Late Gravettian at Corbiac

grand gravette katzman aggsbachThis is a 12 cm long large Gravette  from the famous Corbiac site.

Between 1962 until 1971, F. Bordes carried out excavations at Cobiac, on an incredible rich site, with 4 layers of a late Gravettian and one layer of a MTA. Corbiac is an open air site on a ridge near a wide valley (the Dordogne valley). It seems that Corbiac was a summer site, visited by a group of foragers for several years.

The upper Gravettian layer (layer 1) has given 17000 retouched stone tools. The Gravettian was characterized by an evolved blade technique, by many burins (mainly diedres) and backed instruments (backed bladelets, Gravette points, and micro Gravette points). There are some Points a face plane, some chamfered pieces and so called Corbiac- burins.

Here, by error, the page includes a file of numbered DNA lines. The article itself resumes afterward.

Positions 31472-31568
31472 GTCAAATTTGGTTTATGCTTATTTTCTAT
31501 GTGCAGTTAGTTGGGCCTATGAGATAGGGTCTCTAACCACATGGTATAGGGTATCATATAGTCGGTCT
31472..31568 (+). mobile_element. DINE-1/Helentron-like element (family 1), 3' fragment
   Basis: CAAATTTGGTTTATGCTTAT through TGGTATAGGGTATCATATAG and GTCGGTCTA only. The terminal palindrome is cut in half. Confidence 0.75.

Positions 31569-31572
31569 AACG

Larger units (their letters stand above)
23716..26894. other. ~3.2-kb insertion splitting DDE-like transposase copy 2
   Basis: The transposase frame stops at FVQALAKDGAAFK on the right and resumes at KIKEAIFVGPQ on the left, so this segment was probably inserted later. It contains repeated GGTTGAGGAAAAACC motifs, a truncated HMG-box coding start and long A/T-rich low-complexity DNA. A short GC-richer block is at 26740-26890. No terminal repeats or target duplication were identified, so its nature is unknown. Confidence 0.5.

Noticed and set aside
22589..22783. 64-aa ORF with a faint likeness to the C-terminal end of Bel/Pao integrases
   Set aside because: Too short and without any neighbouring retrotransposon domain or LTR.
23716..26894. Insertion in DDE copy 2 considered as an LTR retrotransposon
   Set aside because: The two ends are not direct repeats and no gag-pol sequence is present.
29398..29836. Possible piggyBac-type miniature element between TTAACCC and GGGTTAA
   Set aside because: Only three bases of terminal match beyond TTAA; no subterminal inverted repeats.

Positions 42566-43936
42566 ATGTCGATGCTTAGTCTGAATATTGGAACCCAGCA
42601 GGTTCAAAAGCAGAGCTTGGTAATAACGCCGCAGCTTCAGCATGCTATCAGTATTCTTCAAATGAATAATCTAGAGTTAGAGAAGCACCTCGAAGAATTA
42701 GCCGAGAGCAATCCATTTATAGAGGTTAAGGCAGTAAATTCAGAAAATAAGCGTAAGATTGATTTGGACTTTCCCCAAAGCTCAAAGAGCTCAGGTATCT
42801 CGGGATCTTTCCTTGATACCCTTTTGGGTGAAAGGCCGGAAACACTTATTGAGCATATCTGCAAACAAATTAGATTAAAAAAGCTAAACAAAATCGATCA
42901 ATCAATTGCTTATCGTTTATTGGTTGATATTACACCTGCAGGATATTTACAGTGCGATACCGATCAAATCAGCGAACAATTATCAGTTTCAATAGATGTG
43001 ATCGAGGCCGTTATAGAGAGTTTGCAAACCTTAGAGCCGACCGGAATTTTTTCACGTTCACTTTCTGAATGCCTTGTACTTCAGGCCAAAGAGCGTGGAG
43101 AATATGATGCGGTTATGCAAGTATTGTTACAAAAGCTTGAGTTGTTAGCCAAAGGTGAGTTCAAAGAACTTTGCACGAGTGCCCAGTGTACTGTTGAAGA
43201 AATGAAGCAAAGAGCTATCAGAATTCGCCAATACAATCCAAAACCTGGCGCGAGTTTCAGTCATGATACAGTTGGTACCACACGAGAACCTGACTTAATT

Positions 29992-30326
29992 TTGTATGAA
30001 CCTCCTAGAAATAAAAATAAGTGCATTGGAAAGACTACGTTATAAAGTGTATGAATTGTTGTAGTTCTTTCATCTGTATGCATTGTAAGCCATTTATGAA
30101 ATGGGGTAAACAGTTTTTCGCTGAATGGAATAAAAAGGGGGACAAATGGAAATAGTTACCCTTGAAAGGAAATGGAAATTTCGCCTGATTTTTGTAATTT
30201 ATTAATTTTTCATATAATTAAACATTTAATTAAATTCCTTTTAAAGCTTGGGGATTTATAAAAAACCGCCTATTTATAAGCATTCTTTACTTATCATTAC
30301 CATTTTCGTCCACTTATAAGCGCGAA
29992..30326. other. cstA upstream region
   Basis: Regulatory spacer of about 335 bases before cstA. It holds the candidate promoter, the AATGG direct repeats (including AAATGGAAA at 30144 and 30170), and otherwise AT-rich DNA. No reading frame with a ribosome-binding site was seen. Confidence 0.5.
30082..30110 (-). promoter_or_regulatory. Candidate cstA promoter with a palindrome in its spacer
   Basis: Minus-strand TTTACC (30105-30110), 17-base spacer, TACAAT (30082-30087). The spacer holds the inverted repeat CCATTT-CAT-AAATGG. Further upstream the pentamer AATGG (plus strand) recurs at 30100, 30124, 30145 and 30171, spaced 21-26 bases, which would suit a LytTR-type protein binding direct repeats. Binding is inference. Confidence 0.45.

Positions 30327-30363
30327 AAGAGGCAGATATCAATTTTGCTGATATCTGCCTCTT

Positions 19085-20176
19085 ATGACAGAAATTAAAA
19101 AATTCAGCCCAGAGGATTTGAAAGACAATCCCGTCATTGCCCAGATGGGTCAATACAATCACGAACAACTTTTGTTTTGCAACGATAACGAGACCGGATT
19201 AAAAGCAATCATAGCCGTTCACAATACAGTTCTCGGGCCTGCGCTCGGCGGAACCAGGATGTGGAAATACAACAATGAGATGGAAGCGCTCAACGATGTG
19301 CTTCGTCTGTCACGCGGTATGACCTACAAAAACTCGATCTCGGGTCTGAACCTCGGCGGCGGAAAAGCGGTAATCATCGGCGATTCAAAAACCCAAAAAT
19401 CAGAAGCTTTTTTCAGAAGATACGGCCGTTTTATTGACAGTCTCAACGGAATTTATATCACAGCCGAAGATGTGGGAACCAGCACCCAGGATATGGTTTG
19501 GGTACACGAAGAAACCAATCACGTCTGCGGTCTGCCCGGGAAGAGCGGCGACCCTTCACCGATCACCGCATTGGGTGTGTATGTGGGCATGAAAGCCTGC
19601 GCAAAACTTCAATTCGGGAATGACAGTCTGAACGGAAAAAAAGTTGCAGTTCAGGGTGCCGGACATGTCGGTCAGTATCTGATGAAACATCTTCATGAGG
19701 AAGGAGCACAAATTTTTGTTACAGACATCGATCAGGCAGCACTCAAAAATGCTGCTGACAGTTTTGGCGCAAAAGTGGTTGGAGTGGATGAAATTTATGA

Functional studies on Gravettes from the Early Gravettian site of Sire (Mirefleurs, Puy de Dôme, France, 30 k.a BP) show that microgravettes could be interpreted as arrowheads shot from a bow. Larger Gravettes were used as projectile points, but also as knives with a continuum from more knife-like to more point-like pieces. At Corbiac the use of Gravettes as projectiles was confirmed by O’Farrell (2004).

Suggested Reading:

A large Gravette from the La Rochette rock shelter

Abri Pataud; Stratum 5; Burin

Font-Robert Point

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